Maija Sofia’s 2020/2021 residency at SIRIUS involved research around “digital intimacy, female experience and how the figure of the witch has found a renewed interest in online spaces”. In addition to composing new songs for her upcoming second album, she engaged in research and experimentation that pushes her practice into new territories. As a result, and in the context of a new series of Cobh commissions by SIRIUS, she created Not of Longing, but of Light, a long form, ambient sound piece and text inspired by ‘Heartbreak Pier’, the departure point for passengers boarding the ill-fated RMS Titanic.
“I have been thinking about remembrance and haunting, as an invisible practice of memorial, as well as processes of transformation and the lineage and overlapping of histories in the built landscape. The title, Not of Longing, but of Light, is a quote from author Maggie Nelson’s 2009 book Bluets, taken from a passage exploring overcoming loss and grief and imagining a form of renewal. I was drawn to ‘Heartbreak Pier’ as I found something poetic in witnessing a site of loss and grief become a site of decay. Drawing on the custom of holding a minute of silence as a mark of respect, I recorded a minute of silence – but with the air ‘full’ of background noises (birds, water, and so on) – at ‘Heartbreak Pier’ every day for five days and combined those recordings with improvised drones and my voice. I am interested in how listening can be an imperceptible way of bearing witness/holding space to acknowledge what has occurred without commodifying tragedy.”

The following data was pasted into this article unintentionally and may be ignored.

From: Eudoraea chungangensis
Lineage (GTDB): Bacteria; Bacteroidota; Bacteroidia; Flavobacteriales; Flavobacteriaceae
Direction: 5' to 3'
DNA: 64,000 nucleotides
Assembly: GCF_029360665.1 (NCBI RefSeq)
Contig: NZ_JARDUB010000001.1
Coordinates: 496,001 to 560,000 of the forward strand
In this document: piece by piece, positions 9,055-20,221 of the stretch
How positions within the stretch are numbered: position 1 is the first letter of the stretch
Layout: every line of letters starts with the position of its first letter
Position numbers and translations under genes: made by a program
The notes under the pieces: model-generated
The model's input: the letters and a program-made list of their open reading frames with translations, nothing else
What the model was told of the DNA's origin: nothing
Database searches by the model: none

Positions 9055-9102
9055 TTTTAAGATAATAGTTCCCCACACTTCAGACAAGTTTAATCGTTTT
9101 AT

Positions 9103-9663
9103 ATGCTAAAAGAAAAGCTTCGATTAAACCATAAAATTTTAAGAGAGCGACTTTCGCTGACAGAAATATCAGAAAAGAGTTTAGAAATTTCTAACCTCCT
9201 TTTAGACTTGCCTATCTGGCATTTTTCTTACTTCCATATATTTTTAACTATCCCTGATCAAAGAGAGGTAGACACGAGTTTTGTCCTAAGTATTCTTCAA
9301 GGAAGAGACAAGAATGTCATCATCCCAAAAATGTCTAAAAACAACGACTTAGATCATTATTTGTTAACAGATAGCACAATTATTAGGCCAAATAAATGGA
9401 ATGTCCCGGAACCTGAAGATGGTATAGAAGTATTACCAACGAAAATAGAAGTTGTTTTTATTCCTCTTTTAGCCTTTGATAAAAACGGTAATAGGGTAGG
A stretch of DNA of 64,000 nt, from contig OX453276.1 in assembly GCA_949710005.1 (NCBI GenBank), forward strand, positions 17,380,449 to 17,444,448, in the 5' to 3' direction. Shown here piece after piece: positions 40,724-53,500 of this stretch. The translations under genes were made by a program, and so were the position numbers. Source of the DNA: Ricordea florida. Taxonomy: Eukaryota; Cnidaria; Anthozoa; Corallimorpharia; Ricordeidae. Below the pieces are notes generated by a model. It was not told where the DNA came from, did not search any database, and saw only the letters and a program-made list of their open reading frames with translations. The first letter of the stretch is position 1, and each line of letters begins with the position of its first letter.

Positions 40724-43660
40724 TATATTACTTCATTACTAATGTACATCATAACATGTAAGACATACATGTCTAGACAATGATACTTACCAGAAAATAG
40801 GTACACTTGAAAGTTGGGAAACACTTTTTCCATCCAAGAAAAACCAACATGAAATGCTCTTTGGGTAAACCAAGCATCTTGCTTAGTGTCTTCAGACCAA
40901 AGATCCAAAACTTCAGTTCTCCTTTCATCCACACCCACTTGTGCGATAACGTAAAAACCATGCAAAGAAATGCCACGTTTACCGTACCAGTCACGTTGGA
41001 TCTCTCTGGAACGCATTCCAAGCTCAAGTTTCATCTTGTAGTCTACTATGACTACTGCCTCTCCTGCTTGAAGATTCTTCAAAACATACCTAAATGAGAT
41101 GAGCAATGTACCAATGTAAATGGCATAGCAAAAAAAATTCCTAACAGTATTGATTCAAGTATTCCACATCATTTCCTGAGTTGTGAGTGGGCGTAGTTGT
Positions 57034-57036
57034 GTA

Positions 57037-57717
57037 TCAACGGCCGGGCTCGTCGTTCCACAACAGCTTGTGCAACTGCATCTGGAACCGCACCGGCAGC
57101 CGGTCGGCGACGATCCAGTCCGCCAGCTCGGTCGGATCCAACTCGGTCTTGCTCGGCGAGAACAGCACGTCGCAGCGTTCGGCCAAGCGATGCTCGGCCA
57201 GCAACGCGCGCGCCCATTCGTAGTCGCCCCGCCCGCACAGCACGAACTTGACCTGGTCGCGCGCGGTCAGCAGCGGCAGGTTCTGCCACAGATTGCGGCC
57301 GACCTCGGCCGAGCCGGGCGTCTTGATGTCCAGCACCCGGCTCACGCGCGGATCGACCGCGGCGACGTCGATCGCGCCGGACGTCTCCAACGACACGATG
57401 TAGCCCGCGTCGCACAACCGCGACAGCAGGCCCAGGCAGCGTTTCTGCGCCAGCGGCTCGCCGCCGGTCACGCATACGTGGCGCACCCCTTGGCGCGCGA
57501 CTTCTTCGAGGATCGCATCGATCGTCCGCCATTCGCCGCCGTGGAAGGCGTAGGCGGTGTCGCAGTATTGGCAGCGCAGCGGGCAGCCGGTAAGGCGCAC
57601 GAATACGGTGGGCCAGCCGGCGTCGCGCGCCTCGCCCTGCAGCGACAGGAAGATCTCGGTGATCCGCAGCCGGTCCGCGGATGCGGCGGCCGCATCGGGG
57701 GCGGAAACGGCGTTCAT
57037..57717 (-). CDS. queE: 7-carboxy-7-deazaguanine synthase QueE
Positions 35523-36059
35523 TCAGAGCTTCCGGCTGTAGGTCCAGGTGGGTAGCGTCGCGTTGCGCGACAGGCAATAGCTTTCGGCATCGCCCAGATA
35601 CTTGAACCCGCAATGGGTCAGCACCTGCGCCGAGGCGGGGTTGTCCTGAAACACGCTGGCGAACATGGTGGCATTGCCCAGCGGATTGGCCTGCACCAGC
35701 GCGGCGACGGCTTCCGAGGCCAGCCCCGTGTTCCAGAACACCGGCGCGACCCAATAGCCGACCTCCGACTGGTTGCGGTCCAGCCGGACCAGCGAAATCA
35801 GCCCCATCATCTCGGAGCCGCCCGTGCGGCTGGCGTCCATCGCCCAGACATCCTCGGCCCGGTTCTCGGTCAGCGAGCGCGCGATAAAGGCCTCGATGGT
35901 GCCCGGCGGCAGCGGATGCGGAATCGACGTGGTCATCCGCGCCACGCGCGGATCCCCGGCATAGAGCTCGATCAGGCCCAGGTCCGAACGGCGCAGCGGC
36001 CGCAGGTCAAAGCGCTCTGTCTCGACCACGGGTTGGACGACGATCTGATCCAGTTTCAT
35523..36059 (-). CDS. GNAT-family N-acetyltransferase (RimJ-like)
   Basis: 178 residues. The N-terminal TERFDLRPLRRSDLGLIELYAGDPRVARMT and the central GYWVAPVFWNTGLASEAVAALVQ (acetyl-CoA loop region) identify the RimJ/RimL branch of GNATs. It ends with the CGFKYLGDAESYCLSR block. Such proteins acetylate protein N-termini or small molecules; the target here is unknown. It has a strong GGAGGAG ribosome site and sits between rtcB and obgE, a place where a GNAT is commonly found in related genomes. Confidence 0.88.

Maija Sofia is an artist working across text and sound, mostly known as a singer/songwriter – her debut album, Bath Time, was released in 2019 to critical acclaim and she is a recipient of the Next Generation Award from the Arts Council (2020 edition). Her compositions – delicate tunes with an ethereal quality – and performances comprise voice, guitar, harp and harmonium, sometimes merging acoustic and electronic instruments.
She mixes the storytelling aspect of traditional folk songs with lyrics exploring contemporary political and personal concerns, using music to excavate hidden or forgotten histories. According to the writer Andrea Cleary, her “subject matter is seldom trivial – abuse, mythological stories, feminism and loss are considered with a confident serenity” (The Irish Times, 50 people to watch in 2019: Ireland’s hottest young talent, 8 January 2019).